In October, the Calgary Herald published an op-ed by Serbinis entitled, “It’s time to double-down on Canadian science and tech investment.”
Read more about the journey that led Serbinis to Perimeter.
New roles and new faces
Three women have taken new roles on Perimeter’s Board of Directors: Jane Kinney is now Vice Chair, while Gabriela González of Louisiana State University and Nobel Laureate Donna Strickland of the University of Waterloo are newly appointed. “I think getting people excited about science is the key to the future of science,” Strickland says.
Perimeter has also welcomed Paul Smith as new Chief Operating Officer and Managing Director. Smith brings a wealth of experience in scientific research and management, and is a named inventor on 78 patents.
Dominic Else, a rising star in theoretical quantum matter, recently joined Perimeter’s faculty, where he will be working with scientists at the Institute’s Clay Riddell Centre for Quantum Matter. Perimeter congratulates Else, who is co-winner of the 2022 New Horizons in Physics Prize for breakthroughs in the study of quantum matter.
Theoretical cosmologist Katherine (Katie) Mack is joining the Institute as the inaugural Hawking Chair in Cosmology and Science Communication. Mack, also the critically acclaimed author of The End of Everything, has emphasized sharing science with the wider public throughout her career.
Two new researchers have also joined Perimeter as associate faculty. Mathematical physicist Theo-Johnson Freyd, cross-appointed with Dalhousie University, was recently named an inaugural member of the Simons Collaboration on Global Categorial Symmetries. Anton Burkov is a quantum matter theoretical physicist and professor at the University of Waterloo, who will be working closely with researchers at Perimeter’s Clay Riddell Centre for Quantum Matter.
Visionary support from the Province of Ontario
In November, The Honourable Jill Dunlop, Ontario Minister of Colleges and Universities, formally announced $24M in continued support of Perimeter Institute’s research, training, and outreach.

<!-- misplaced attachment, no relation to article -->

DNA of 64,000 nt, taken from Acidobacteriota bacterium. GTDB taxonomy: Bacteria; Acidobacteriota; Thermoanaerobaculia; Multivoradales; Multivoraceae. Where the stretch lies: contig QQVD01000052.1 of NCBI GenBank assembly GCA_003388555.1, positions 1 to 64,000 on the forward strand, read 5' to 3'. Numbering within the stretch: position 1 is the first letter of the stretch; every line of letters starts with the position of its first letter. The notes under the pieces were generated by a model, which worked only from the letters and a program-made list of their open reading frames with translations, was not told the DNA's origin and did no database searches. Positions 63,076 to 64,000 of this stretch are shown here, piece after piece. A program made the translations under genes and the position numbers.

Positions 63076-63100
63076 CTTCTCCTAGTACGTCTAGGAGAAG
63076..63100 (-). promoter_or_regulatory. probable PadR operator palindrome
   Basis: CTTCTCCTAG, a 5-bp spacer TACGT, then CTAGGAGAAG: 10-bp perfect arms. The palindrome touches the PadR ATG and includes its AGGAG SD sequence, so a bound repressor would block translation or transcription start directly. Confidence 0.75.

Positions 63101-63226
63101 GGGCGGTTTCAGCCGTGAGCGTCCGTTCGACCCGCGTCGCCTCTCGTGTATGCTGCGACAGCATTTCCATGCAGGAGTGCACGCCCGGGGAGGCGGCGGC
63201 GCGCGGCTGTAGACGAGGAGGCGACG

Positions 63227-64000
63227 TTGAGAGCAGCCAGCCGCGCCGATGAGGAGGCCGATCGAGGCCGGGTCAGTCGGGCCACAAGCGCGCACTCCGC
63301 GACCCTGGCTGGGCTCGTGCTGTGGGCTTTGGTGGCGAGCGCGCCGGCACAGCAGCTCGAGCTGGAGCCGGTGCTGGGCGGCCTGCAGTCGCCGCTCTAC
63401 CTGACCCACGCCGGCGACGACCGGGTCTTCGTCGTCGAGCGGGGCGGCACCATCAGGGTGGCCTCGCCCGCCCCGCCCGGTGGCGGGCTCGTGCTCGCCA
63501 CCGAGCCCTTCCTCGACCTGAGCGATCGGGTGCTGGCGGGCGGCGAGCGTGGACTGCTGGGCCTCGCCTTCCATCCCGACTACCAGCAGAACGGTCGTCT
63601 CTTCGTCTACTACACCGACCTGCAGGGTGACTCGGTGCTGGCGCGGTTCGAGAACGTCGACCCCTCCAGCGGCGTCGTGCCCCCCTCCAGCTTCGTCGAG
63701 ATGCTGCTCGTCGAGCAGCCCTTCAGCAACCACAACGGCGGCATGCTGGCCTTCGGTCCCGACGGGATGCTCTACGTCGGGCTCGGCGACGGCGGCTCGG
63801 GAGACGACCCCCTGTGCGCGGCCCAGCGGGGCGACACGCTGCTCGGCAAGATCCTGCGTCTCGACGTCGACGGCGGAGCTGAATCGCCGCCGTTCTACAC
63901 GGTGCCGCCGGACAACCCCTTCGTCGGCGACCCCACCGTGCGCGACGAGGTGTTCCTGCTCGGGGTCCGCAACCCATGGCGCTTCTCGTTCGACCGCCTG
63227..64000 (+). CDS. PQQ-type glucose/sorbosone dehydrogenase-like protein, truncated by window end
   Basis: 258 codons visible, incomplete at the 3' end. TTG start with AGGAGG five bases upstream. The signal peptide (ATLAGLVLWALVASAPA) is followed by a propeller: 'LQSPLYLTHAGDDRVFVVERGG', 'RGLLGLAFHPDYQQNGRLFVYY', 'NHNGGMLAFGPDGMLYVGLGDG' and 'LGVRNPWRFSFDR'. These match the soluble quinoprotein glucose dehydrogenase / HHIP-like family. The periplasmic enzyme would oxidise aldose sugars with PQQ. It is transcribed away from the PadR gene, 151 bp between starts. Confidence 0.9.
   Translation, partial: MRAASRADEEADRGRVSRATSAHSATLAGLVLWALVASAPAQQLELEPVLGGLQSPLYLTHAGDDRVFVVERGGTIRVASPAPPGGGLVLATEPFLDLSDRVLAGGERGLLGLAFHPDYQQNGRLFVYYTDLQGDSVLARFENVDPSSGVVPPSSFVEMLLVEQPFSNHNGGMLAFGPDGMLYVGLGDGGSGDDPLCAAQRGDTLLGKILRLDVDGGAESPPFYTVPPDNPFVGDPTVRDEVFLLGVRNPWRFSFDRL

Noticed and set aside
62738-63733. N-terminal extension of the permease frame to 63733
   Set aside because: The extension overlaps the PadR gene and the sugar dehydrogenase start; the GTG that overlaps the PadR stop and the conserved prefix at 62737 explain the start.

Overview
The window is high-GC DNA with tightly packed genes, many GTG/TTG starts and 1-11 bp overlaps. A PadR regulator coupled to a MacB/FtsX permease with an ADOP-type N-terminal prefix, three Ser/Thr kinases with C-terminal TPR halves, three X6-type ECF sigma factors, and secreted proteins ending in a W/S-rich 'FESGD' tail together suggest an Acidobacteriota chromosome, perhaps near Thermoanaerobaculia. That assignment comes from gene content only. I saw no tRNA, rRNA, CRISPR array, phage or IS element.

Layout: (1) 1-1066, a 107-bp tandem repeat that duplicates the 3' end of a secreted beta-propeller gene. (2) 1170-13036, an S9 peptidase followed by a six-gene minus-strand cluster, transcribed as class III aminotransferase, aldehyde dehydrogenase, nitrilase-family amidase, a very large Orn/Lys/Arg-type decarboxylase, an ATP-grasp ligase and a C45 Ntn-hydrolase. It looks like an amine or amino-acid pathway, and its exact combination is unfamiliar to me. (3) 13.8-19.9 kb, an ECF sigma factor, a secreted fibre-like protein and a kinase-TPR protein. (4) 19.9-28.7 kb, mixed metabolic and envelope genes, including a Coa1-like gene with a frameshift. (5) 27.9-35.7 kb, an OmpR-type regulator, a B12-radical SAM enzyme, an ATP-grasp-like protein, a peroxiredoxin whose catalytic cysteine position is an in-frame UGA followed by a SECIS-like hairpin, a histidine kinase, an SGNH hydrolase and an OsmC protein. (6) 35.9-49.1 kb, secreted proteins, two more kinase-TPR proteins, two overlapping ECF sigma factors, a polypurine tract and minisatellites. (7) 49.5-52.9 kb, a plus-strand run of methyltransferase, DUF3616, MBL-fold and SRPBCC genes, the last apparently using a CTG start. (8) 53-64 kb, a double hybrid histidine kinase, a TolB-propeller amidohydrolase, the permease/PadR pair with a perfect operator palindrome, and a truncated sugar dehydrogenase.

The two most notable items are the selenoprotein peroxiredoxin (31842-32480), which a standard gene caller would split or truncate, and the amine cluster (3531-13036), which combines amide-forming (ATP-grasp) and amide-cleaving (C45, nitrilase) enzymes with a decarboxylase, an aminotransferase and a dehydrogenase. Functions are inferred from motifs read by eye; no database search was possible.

“Ontario is committed to supporting trailblazing work that will help ensure the province remains a leader in advanced science, technology, and innovation, and is a jurisdiction of choice for scientific research,” said Minister Dunlop during a November 9 event in Perimeter’s atrium.
“With this investment, the province will be in a better position to attract, develop, and retain talented researchers so we can continue making major advances and solving the complex problems facing us today, right here in Ontario.”
Awards and honours
Perimeter researchers earned recognition for pushing physics in important new directions.
Two Perimeter Institute scientists are among the world’s most highly cited researchers. The 2021 Highly Cited Researchers list from Clarivate Analytics includes Perimeter Institute’s Director Robert Myers and Associate Faculty member Will Percival, who is also a faculty member and director of the Waterloo Centre for Astrophysics at the University of Waterloo.
Perimeter Associate Faculty member Roger Melko has been awarded this year’s Brockhouse Medal. Awarded by the Canadian Association of Physicists (CAP) and the Division of Condensed Matter and Materials Physics (DCMMP), the prize recognizes Melko “for his work on the theoretical understanding of many-body quantum systems through large-scale computer simulations.”
The Canadian Hydrogen Intensity Mapping Experiment fast radio burst (CHIME/FRB) team will receive the 2022 Lancelot M. Berkeley − New York Community Trust Prize for Meritorious Work in Astronomy. CHIME has become the world’s most successful FRB hunter, thanks in large part to software developed by a team led by Kendrick Smith, who holds the Daniel Family James Peebles Chair at Perimeter.
The Event Horizon Telescope (EHT) collaboration, including members of Perimeter’s EHT Initiative, received the 2021 Group Achievement Award in astrophysics from the Royal Astronomical Society. EHT scientist Avery Broderick – the Delaney Family John Archibald Wheeler Chair at Perimeter and an Associate Professor of Physics and Astronomy at the University of Waterloo – was an inaugural recipient of the Excellence in Science Research Award, from Waterloo’s Faculty of Science.